Sinus and Ear Disorders That Take Place During Hyperbaric Oxygen Therapy

Sinus and Ear Disorders That Take Place During Hyperbaric Oxygen Therapy
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Sinus and internal and external ear disorders are the most common side effects of hyperbaric oxygen therapy (HBO2).1 These spaces are the cranium’s pneumatic sockets and, particularly those of the middle and inner ear, are most frequently involved in the pressure stress caused by compression and decompression maneuvers during exposure to altered pressures in the hyperbaric chamber. Barotrauma is the mechanical tissue damage produced by environmental pressure variation, and the middle ear is the most frequently involved structure in this kind of damage. According to Boyle’s law (the product of pressure and volume is a constant for a given mass of confined gas) it is easy to understand why all enclosed air cavities are more susceptible to this kind of lesion. Barotraumas can occur due to an increase or decrease of gas volume. To avoid gas volume decrease during the compression phase, the patient must perform some compensatory maneuvers aimed at inhaling and forcing gas (air or oxygen) into the nasal and sinus cavities. During decompression in the chamber or even underwater, the body’s gas expands and is expelled from cavities to the outside, usually without any active maneuver. It is essential to teach the patient about the functions of the hyperbaric chamber and the correct maneuvers of baro compensation. In this article, we will describe the main barotraumas that can occur during hyperbaric oxygen therapy.

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© This article first appeared in Wound Care & Hyperbaric Medicine Magazine, Vol 6 Issue 1 (Spring), 2015. Copyright Best Publishing Company.

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Feb
23

A new hyperbaric medicine course in the Pacific Northwest—is it right for you?

We conduct and announce a lot of courses in hyperbaric medicine throughout the year. Each course is a little different, with unique aspects we would like to highlight to help you decide which course might be a good fit for you to attend.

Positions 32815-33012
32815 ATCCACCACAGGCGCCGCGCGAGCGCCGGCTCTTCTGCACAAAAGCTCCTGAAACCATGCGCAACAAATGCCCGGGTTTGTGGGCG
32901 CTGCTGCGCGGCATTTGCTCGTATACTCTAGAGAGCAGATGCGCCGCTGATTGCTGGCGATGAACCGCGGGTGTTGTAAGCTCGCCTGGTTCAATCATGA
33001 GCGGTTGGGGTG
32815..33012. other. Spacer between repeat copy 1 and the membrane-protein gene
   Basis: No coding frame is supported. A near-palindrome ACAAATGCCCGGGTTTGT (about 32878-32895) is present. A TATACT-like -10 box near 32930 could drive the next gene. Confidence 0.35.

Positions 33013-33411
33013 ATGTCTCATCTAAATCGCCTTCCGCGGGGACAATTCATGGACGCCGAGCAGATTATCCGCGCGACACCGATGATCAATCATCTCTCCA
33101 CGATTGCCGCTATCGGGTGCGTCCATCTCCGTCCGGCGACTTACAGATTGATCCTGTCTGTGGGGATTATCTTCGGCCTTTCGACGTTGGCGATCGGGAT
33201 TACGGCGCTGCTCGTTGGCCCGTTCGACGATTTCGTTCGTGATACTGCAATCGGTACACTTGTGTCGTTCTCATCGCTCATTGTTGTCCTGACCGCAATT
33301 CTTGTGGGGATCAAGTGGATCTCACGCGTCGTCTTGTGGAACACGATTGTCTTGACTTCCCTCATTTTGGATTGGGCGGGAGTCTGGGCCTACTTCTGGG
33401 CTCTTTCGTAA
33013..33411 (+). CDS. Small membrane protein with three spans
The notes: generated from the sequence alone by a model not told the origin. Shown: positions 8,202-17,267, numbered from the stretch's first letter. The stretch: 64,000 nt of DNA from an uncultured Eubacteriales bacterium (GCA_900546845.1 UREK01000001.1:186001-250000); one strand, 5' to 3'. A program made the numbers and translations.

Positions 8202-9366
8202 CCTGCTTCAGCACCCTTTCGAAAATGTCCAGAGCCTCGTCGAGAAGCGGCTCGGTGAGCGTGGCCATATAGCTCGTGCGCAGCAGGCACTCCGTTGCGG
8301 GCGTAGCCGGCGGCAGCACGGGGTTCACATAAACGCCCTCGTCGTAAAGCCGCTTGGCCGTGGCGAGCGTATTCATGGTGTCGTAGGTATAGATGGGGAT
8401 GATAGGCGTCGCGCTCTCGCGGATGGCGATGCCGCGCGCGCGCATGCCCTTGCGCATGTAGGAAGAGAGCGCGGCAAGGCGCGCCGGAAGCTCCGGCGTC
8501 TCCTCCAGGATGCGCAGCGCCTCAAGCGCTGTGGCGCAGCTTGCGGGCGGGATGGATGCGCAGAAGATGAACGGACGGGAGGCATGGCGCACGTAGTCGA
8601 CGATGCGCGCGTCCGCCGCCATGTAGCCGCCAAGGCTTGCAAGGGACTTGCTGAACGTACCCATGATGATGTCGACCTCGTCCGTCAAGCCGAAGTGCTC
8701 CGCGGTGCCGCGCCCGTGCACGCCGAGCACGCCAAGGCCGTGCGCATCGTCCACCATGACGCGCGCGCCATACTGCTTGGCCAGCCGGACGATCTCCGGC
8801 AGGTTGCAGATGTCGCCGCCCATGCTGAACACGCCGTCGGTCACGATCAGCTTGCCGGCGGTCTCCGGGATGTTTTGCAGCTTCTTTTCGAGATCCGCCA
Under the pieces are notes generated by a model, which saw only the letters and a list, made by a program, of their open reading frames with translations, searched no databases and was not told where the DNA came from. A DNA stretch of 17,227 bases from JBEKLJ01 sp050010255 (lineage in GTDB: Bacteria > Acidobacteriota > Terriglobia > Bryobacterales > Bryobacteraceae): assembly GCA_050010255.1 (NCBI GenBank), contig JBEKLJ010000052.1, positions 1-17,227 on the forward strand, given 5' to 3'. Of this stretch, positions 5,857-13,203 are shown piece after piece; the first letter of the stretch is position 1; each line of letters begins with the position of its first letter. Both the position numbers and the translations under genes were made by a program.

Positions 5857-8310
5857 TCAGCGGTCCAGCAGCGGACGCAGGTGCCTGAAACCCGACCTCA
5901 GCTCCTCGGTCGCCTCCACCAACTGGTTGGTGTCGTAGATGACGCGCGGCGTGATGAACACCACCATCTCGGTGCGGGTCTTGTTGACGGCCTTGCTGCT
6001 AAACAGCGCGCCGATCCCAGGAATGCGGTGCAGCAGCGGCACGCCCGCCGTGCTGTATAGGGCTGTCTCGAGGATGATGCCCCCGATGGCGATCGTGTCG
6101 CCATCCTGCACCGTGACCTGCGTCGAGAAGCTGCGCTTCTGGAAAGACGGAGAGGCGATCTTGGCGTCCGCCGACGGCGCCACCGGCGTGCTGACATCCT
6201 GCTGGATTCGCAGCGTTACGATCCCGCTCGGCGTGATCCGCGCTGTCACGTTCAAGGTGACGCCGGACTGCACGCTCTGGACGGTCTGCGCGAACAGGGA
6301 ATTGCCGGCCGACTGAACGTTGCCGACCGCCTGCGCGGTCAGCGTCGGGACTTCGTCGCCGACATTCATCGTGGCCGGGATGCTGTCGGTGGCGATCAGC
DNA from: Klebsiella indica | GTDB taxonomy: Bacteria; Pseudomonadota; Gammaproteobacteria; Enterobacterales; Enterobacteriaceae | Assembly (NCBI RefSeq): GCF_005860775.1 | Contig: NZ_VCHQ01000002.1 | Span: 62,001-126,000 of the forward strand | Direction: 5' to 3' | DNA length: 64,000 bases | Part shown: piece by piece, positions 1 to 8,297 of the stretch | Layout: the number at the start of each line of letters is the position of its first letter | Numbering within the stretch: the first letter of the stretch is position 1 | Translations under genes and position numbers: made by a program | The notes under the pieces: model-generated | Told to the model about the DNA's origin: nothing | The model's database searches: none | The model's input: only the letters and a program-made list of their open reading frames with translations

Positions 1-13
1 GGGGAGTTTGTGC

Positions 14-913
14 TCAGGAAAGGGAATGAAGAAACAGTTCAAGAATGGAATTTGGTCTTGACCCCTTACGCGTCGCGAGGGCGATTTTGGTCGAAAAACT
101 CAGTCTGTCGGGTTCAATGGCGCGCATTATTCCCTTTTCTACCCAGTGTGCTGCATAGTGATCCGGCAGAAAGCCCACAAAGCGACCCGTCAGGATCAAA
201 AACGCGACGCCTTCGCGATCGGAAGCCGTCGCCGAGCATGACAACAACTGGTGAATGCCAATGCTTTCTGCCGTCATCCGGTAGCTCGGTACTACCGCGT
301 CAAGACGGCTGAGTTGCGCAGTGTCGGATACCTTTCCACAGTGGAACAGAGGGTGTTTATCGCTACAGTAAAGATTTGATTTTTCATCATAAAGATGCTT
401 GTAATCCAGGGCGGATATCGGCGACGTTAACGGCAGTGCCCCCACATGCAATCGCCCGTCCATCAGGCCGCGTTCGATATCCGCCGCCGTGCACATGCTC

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Feb
18

4 Benefits of Hyperbaric Team Training at Your Facility

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We get a lot of questions from hospital administrators and clinic directors asking what makes our Introductory Course in Hyperbaric Medicine unique. While there are many benefits to hosting hyperbaric team training through Wound Care Education Partners (WCEP), we have broken out the four most valuable reasons why hosting a live, classroom-based Introductory Course in Hyperbaric Medicine with WCEP may be right for your facility. Watch this short, insightful video to find answers before you book hyperbaric team training with any organization.

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Jan
08

A Giant in the Field of Hyperbaric Medicine

A Giant in the Field of Hyperbaric Medicine
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Many refer to Dr. Eric Kindwall at the "Father of Hyperbaric Medicine," and his contributions to hyperbaric medicine are legendary. Dr. Kindwall was born on January 17, 1934 and passed away on January 18, 2012. For this reason, we find it fitting to highlight his contributions to the field of hyperbaric medicine during the month of January.